Language and Culture III
Cut ure I I I
Prof . Li c. Gabri el a A.
A type of literature
that expresses ideas,
feelings, or tells a
story in a specific
form (usually using
lines and stanzas)
POINT OF VIEW IN POETRY
The poet is the author
of the poem.
The speaker of the
poem is the “narrator”
of the poem.
FORM - the
appearance of the
words on the page
LINE - a group of
words together on one
line of the poem
STANZA - a group of
lines arranged together
A word is dead
When it is said,
I say it just
Begins to live
KINDS OF STANZAS
Couplet = a two line stanza
Triplet (Tercet) = a three line stanza
Quatrain = a four line stanza
Quintet = a five line stanza
Sestet (Sextet) = a six line stanza
Septet = a seven line stanza
Octave = an eight line stanza
The beat created by the
sounds of the words in
Rhythm can be created
by meter, rhyme,
alliteration and refrain.
A pattern of stressed and unstressed
Meter occurs when the stressed and unstressed
syllables of the words in a poem are arranged in a
When poets write in meter, they count out the
number of stressed (strong) syllables and unstressed
(weak) syllables for each line. They they repeat the
pattern throughout the poem.
FOOT - unit of meter.
A foot can have two or
Usually consists of one
stressed and one or
TYPES OF FEET
The types of feet are
determined by the
arrangement of stressed
Kinds of Metrical Lines
monometer = one foot on a line
dimeter = two feet on a line
trimeter = three feet on a line
tetrameter = four feet on a line
pentameter = five feet on a line
hexameter = six feet on a line
heptameter = seven feet on a line
octometer = eight feet on a line
FREE VERSE POETRY
Unlike metered poetry,
free verse poetry does
NOT have any
repeating patterns of
stressed and unstressed
Does NOT have
Free verse poetry is
very conversational -
sounds like someone
talking with you.
A more modern type of
BLANK VERSE POETRY
Written in lines of
iambic pentameter, but
does NOT use end
from Julius Ceasar
Cowards die many times before
The valiant never taste of death but
Of all the wonders that I yet have
It seems to me most strange that
men should fear;
Seeing that death, a necessary end,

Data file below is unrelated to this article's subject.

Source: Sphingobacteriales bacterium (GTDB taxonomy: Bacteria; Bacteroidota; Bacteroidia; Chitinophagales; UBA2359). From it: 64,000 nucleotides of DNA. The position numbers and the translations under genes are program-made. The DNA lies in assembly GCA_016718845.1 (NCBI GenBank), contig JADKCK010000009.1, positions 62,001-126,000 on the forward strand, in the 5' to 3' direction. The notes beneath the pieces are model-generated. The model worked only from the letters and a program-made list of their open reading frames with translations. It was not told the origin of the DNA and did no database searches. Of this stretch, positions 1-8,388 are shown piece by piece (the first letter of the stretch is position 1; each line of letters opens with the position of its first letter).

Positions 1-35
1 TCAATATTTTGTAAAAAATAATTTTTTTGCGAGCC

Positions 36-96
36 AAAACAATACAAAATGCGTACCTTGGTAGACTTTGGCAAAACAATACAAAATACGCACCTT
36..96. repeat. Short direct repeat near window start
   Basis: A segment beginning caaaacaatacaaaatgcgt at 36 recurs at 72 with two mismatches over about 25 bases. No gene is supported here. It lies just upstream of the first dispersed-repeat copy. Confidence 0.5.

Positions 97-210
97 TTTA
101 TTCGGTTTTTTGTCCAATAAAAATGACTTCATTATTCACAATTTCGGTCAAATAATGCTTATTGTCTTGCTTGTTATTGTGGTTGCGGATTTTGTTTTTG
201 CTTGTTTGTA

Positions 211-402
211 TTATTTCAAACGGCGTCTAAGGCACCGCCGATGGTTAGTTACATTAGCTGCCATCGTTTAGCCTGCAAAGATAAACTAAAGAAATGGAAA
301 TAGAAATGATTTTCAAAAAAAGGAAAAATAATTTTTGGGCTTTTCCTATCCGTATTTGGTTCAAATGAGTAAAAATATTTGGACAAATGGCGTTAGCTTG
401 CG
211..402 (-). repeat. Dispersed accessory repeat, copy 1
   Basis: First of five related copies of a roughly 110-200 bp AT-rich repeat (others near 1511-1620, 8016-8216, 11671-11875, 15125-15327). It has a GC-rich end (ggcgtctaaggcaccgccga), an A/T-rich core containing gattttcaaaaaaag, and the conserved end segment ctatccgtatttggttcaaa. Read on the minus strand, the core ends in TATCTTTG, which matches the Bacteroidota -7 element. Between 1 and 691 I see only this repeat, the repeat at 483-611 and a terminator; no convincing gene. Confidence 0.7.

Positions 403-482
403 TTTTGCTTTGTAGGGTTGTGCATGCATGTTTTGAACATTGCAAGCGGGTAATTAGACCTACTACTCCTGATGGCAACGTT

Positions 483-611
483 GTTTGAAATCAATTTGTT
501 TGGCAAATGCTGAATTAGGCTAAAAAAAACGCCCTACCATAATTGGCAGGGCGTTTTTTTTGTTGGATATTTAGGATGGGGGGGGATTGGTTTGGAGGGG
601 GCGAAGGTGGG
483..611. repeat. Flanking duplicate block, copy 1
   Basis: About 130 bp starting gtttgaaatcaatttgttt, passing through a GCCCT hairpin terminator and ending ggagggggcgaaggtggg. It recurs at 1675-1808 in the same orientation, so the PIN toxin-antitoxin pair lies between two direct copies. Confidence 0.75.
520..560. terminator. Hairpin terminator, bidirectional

Will come when it will come.
Words sound alike
because they share the
same ending vowel and
(A word always
rhymes with itself.)
Share the short “a”
Share the combined
“mp” consonant sound
A word at the end of one line rhymes with a
word at the end of another line
Hector the Collector
Collected bits of string.
Collected dolls with broken heads
And rusty bells that would not ring.
A word inside a line rhymes with another
word on the same line.
Once upon a midnight dreary, while I
pondered weak and weary.
From “The Raven”
by Edgar Allan Poe
a.k.a imperfect rhyme,
The words share
EITHER the same
vowel or consonant
sound BUT NOT
Different vowel sounds
(long “o” and “oo”
Share the same
A rhyme scheme is a pattern of rhyme (usually end
rhyme, but not always).
Use the letters of the alphabet to represent sounds to
be able to visually “see” the pattern. (See next slide
for an example.)
SAMPLE RHYME SCHEME
The Germ by Ogden Nash
A mighty creature is the germ,
Though smaller than the pachyderm.
His customary dwelling place
Is deep within the human race.
His childish pride he often pleases
By giving people strange diseases.
Do you, my poppet, feel infirm?
You probably contain a germ.
Words that imitate the sound they are
OR sounds that imitate another sound
“The silken, sad, uncertain, rustling of
each purple curtain . . .”
Consonant sounds repeated at the beginnings
If Peter Piper picked a peck of pickled
peppers, how many pickled peppers did
Peter Piper pick?
Similar to alliteration EXCEPT . . .